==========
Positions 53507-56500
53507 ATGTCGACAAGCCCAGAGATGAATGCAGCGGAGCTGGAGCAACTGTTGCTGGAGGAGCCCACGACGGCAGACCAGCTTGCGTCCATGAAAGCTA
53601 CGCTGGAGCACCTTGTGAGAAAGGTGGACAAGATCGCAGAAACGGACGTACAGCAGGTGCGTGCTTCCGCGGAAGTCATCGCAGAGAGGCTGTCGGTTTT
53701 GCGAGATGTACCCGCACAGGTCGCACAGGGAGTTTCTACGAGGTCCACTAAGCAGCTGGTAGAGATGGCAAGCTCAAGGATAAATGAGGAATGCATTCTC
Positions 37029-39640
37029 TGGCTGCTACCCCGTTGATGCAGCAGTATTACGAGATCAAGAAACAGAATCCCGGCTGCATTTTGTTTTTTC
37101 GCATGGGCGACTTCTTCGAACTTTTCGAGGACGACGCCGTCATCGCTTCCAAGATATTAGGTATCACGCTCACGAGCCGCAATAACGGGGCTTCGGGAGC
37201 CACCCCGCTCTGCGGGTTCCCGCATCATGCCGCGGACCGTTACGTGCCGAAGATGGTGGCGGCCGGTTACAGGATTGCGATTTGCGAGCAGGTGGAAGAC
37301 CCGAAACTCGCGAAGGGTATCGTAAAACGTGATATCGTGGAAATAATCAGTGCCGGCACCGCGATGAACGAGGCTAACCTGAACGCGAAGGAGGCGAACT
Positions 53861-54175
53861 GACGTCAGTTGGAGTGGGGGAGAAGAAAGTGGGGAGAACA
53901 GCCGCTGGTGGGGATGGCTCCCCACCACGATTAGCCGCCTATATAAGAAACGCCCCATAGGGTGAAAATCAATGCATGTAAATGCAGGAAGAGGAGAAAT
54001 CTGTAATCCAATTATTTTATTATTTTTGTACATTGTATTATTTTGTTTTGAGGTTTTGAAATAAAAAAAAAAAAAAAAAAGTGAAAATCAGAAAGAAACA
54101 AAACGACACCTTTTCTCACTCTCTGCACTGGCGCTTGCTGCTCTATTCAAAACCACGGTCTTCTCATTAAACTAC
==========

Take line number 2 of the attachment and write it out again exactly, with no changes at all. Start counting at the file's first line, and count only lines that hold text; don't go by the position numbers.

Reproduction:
53507 ATGTCGACAAGCCCAGAGATGAATGCAGCGGAGCTGGAGCAACTGTTGCTGGAGGAGCCCACGACGGCAGACCAGCTTGCGTCCATGAAAGCTA